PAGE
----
Fremont Police have investigated a number of cases recently where victims thought they took legitimate jobs as a MYSTERY SHOPPER from offers to work at home. The victims received a letter and an “Official Check” from their new “employer” and were directed to deposit the check into their own account. The victims received text and email instructions to buy gift cards at local stores with the funds they received in the check. Then, the victims were told to provide the secret numbers/PIN from the back of the cards to the “employer” and write a short report regarding their customer experience. The victims later learned the “employer’s” checks bounced because they were counterfeit, and the deposited funds were deducted from the victims’ accounts. Financial loss was in the thousands of dollars to the victims.
Before you jump into your new prospective work-from-home job, take some time to see if it’s real.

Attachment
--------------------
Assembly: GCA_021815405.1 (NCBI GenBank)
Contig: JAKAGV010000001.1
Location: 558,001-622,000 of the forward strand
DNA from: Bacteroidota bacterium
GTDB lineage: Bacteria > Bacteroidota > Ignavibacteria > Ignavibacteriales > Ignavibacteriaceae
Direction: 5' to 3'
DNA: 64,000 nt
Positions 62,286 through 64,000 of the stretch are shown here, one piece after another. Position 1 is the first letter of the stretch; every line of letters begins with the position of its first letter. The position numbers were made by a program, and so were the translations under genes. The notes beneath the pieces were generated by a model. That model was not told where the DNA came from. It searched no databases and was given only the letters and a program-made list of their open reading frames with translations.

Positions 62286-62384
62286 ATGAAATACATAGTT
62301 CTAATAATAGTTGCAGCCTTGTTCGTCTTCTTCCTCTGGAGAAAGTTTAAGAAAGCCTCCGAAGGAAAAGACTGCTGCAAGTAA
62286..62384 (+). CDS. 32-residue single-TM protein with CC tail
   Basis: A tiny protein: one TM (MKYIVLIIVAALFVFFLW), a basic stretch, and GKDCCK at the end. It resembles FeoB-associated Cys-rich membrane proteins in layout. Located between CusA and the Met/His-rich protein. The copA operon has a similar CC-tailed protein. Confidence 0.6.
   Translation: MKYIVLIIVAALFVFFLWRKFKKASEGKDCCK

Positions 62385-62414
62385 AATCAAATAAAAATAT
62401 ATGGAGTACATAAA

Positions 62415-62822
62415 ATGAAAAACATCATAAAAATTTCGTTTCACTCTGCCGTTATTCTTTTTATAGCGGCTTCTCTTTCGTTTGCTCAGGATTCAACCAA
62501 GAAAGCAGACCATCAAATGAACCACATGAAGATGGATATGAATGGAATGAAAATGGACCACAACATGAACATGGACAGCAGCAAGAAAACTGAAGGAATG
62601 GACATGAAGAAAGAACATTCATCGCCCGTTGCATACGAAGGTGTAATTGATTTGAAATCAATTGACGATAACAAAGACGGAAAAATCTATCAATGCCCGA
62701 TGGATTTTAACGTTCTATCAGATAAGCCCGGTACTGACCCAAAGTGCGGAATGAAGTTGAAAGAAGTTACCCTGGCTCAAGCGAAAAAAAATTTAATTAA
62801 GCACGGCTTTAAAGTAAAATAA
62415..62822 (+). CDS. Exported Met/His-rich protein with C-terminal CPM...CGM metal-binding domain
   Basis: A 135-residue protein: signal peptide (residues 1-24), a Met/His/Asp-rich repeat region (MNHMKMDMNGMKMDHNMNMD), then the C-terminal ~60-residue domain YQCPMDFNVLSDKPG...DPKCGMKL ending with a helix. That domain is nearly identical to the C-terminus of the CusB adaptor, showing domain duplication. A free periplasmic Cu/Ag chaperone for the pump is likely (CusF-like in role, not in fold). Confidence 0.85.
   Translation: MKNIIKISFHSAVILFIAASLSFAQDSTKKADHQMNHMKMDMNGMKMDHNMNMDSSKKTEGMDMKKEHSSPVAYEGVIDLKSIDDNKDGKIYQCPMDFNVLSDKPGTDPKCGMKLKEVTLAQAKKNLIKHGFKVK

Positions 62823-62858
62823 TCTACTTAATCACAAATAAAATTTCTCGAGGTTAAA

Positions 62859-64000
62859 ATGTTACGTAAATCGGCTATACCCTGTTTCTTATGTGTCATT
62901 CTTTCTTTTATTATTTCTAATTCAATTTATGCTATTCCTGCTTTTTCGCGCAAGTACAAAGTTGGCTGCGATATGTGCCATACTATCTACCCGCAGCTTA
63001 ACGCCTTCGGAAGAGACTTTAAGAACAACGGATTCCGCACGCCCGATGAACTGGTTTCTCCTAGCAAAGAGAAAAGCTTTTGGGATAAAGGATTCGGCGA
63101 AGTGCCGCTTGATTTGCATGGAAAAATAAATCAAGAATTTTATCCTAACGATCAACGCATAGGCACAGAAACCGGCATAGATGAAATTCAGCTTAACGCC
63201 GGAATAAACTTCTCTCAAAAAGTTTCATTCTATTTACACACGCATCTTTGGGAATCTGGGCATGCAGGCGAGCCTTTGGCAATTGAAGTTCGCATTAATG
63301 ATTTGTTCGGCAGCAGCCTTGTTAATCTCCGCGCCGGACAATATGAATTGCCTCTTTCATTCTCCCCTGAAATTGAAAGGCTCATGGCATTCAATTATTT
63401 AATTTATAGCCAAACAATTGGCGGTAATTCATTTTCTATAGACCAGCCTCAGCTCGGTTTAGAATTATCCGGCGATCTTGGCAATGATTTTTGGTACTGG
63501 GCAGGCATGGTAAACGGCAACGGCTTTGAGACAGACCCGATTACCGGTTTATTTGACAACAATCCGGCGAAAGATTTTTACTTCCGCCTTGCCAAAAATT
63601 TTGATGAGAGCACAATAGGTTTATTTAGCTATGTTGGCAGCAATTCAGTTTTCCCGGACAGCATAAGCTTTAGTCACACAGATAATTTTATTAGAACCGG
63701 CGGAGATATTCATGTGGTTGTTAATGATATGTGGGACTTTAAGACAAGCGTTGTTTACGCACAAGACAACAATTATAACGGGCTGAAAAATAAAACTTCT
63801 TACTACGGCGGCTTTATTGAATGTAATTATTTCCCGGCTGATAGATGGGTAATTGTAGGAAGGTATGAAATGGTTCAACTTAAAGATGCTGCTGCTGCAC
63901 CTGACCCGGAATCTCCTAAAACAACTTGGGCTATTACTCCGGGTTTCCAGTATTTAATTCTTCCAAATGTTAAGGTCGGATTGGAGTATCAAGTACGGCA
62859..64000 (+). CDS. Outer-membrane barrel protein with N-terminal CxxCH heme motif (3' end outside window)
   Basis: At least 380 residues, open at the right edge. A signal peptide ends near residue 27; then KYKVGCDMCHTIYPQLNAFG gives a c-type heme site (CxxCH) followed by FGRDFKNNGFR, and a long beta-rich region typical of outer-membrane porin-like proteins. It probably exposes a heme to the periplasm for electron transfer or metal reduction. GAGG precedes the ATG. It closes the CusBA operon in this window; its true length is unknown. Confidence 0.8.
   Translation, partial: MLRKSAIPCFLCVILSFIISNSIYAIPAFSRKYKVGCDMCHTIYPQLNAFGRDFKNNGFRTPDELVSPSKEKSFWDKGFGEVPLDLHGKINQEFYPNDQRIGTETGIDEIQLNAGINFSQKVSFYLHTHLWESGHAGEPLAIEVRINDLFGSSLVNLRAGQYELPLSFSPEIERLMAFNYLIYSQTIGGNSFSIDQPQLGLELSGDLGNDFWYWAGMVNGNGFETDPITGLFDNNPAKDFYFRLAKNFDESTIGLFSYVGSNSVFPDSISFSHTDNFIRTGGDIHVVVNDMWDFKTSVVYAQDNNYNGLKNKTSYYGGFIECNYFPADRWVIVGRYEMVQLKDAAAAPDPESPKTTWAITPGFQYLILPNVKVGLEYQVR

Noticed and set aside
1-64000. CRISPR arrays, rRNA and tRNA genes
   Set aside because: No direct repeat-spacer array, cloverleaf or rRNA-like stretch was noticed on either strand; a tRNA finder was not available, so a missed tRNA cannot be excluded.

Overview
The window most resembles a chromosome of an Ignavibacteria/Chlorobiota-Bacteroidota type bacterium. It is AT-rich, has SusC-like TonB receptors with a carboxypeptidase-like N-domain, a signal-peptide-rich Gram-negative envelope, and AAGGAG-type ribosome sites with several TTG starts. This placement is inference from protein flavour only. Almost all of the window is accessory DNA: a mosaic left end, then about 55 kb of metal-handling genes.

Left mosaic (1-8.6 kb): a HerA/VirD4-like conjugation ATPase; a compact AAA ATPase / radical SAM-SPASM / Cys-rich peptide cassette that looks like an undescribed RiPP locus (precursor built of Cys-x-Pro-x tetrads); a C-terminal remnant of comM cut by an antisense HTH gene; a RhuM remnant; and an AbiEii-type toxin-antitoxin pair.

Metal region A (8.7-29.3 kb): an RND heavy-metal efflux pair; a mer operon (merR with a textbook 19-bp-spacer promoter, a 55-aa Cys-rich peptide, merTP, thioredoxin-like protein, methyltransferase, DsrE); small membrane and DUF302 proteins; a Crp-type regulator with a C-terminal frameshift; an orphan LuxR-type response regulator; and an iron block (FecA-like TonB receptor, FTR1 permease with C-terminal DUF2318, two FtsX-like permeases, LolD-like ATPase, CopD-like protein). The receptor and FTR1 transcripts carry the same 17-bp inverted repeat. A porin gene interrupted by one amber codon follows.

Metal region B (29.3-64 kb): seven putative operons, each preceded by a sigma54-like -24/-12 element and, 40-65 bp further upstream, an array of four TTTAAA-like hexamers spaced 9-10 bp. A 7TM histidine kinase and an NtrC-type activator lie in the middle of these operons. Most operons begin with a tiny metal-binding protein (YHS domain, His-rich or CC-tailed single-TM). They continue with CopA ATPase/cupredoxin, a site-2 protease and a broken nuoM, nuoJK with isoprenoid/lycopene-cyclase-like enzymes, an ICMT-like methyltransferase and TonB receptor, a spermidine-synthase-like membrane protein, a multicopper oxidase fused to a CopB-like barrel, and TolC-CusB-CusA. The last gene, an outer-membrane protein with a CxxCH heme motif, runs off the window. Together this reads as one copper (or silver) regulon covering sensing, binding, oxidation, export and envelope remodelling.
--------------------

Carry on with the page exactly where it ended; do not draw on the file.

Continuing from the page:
Here are a few ways to spot and avoid mystery shopping scams:
- Do an Internet search the company with the words “review,” “complaint” or “scam.”
- Remember: Honest companies pay you to work for them, not charge you. If the company asks you to pay upfront to get the opportunity, walk away. No real job opportunity, including mystery shopping, involves paying for the job.
- Don’t pay companies for “certifications,” directories or job “guarantees,” all of which are usually worthless. Companies asking you to pay for such things are likely scammers.
- If you’re asked to deposit checks into your bank account and send money back to pay for courses, fees or anything else, stop. This is a fake check scam. When the check bounces, you’ll be out of the money you sent and may have to pay more to the bank.
- Never wire money or buy gift cards for a mystery shopping assignment or any job opportunity. Those are sure signs of a scam.
Report Mystery Shopper Scams
If you’re looking for legitimate mystery shopping jobs, check out the Mystery Shopping Providers Associationfor a database of authentic companies. But if you spot any scams, report them to the FTC at ftc.gov/complaint, and the FBI’S Internet Crime Complaint Center.
Visit the FTC’s website for even more information about scams, fraud and ways to protect yourself and your family.